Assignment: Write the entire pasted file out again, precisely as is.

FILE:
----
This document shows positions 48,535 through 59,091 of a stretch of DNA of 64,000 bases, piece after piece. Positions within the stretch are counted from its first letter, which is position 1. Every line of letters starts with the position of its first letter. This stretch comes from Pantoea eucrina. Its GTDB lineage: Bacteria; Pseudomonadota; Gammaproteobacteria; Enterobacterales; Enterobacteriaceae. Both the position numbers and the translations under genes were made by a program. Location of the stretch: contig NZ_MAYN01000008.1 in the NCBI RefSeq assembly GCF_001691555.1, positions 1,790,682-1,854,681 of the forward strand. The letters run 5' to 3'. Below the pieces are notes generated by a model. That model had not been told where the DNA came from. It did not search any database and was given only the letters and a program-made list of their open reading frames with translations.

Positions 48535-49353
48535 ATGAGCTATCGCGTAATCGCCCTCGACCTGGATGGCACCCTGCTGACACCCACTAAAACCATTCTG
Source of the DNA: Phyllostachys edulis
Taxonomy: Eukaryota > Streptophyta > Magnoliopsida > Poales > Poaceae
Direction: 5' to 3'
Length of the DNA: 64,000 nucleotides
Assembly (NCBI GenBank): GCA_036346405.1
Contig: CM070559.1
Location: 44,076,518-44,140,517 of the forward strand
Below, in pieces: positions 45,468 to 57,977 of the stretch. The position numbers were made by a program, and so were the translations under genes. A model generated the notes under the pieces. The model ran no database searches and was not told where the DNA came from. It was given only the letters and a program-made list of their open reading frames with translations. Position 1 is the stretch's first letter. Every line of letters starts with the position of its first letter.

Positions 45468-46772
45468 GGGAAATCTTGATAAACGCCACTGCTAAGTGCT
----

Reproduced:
This document shows positions 48,535 through 59,091 of a stretch of DNA of 64,000 bases, piece after piece. Positions within the stretch are counted from its first letter, which is position 1. Every line of letters starts with the position of its first letter. This stretch comes from Pantoea eucrina. Its GTDB lineage: Bacteria; Pseudomonadota; Gammaproteobacteria; Enterobacterales; Enterobacteriaceae. Both the position numbers and the translations under genes were made by a program. Location of the stretch: contig NZ_MAYN01000008.1 in the NCBI RefSeq assembly GCF_001691555.1, positions 1,790,682-1,854,681 of the forward strand. The letters run 5' to 3'. Below the pieces are notes generated by a model. That model had not been told where the DNA came from. It did not search any database and was given only the letters and a program-made list of their open reading frames with translations.

Positions 48535-49353
48535 ATGAGCTATCGCGTAATCGCCCTCGACCTGGATGGCACCCTGCTGACACCCACTAAAACCATTCTG
Source of the DNA: Phyllostachys edulis
Taxonomy: Eukaryota > Streptophyta > Magnoliopsida > Poales > Poaceae
Direction: 5' to 3'
Length of the DNA: 64,000 nucleotides
Assembly (NCBI GenBank): GCA_036346405.1
Contig: CM070559.1
Location: 44,076,518-44,140,517 of the forward strand
Below, in pieces: positions 45,468 to 57,977 of the stretch. The position numbers were made by a program, and so were the translations under genes. A model generated the notes under the pieces. The model ran no database searches and was not told where the DNA came from. It was given only the letters and a program-made list of their open reading frames with translations. Position 1 is the stretch's first letter. Every line of letters starts with the position of its first letter.

Positions 45468-46772
45468 GGGAAATCTTGATAAACGCCACTGCTAAGTGCT